The economic impact of fuel consumption uncertainty for tankers
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- Master Thesis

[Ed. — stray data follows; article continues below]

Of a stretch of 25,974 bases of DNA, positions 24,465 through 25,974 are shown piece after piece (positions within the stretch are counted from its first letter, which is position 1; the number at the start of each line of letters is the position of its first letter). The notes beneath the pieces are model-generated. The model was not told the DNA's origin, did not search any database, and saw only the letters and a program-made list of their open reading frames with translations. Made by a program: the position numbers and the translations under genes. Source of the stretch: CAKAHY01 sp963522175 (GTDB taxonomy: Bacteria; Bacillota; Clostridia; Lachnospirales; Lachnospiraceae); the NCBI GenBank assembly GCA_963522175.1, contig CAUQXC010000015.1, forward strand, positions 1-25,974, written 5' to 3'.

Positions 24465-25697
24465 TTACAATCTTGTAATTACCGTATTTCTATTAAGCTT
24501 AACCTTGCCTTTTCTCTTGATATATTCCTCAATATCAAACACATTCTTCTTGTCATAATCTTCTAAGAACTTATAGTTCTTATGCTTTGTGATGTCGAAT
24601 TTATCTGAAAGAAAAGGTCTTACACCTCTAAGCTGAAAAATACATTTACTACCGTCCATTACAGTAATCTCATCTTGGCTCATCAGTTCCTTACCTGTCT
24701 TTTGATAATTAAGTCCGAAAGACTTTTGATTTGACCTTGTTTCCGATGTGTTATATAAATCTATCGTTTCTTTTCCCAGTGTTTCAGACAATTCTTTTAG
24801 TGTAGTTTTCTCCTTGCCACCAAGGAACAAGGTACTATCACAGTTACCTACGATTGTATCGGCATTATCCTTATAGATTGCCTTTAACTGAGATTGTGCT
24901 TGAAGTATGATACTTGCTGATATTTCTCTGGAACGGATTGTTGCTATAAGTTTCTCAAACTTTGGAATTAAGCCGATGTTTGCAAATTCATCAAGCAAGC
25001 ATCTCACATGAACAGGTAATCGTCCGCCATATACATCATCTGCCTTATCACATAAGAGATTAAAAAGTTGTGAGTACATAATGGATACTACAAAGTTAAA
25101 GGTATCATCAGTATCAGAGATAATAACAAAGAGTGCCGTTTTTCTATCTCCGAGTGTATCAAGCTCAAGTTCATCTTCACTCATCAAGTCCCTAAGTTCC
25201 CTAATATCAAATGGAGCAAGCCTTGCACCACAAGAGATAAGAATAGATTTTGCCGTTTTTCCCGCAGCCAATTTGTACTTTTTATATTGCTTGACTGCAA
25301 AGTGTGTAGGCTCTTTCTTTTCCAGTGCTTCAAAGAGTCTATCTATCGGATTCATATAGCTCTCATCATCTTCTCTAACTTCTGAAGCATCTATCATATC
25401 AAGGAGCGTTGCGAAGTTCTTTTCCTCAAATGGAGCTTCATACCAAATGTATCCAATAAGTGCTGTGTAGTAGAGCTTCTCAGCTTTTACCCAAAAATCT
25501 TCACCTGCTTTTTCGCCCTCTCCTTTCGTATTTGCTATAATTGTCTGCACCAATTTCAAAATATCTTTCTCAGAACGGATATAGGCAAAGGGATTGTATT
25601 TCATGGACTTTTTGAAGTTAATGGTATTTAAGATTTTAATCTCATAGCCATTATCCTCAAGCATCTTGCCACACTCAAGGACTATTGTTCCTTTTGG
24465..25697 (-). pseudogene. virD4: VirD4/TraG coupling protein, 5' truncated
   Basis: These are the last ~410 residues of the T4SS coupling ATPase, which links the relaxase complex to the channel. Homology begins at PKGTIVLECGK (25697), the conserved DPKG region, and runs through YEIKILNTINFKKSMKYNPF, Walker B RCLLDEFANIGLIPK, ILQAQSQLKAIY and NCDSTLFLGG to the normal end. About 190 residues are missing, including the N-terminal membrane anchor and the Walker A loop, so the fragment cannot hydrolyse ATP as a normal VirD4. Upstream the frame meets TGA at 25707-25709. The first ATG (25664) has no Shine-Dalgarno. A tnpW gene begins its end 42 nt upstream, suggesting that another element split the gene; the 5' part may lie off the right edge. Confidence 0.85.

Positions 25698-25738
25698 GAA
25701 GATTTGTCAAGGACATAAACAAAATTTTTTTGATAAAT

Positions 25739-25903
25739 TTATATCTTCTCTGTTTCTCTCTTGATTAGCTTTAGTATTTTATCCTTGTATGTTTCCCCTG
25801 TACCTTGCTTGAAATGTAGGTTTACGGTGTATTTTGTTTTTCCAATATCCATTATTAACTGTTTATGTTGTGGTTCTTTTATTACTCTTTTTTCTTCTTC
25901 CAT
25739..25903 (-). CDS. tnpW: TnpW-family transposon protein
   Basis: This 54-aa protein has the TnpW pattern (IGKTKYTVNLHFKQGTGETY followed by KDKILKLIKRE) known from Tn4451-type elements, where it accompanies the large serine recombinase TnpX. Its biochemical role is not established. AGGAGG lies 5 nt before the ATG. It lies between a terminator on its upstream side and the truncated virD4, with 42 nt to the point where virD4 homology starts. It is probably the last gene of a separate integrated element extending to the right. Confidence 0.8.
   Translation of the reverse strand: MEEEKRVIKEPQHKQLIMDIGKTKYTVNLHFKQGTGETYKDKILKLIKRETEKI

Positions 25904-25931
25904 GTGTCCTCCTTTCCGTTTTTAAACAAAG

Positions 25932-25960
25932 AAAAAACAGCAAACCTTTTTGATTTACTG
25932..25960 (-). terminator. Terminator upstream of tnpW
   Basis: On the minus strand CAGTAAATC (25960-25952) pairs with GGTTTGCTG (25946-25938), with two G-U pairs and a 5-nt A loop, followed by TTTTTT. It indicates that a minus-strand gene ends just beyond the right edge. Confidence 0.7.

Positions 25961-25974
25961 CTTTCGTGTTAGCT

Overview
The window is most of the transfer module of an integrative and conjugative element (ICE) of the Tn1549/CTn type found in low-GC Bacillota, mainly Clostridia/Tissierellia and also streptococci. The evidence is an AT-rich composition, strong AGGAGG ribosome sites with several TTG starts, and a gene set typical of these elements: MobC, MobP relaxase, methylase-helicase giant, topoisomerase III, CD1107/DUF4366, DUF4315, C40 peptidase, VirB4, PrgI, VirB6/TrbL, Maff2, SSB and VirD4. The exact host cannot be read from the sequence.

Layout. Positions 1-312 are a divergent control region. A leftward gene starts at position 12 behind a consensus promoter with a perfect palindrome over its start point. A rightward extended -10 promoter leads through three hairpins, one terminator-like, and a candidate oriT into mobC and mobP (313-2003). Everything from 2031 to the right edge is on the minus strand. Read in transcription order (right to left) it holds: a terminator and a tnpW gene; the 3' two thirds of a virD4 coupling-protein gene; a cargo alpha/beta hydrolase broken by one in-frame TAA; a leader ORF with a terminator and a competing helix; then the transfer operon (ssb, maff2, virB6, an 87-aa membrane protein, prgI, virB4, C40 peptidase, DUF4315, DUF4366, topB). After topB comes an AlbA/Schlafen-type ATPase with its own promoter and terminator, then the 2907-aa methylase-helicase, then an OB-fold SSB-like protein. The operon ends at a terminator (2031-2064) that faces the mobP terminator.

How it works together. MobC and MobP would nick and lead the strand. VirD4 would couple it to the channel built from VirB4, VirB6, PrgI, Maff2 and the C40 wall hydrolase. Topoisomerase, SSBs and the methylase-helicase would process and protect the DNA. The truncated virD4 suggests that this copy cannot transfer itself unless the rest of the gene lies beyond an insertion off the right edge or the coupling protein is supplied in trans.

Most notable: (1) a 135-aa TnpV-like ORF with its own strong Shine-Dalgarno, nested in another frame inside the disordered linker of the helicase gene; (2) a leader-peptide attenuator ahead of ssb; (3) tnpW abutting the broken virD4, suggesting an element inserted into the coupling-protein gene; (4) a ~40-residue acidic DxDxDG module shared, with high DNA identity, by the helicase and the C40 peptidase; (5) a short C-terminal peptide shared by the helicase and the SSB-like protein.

In this thesis, we evaluate how uncertainties in ship operation, particularly fuel consumption, impact speed optimization and profit maximization. By courtesy of SKS Tankers AS, three years of noon reports and the ship management history of ten sister ships are analysed. This data allows us to forecast and compare how factors such as ship speed, weather forces and hull fouling uncertainty impact fuel oil consumption. We find that a proper assessment of the hull fouling condition is critical to avoid bias in other important variables’ coefficients, yet finding a good proxy based on observable variables is found very difficult. Even though weather data in our noon report is limited, we show how wind, wave and swells drive up fuel oil consumption by specifying a detailed empirical model based on noon report data and assumptions based on naval architecture theory. Empirical results show that optimal speed is very sensitive to bunker price rather than freight when subject to various weather and hull fouling conditions. In an era of expensive bunker price, the difference between theoretical optimal speed in idealized conditions and our empirical model is large. To the best of our knowledge, the economic impact of uncertainty in weather and hull fouling conditions has not been empirically estimated on the basis of detailed noon report data. In this regard, we hope this thesis is useful as the first attempt to analyse how various factors in reallife ship operation change the decision making for profit maximization and speed optimization.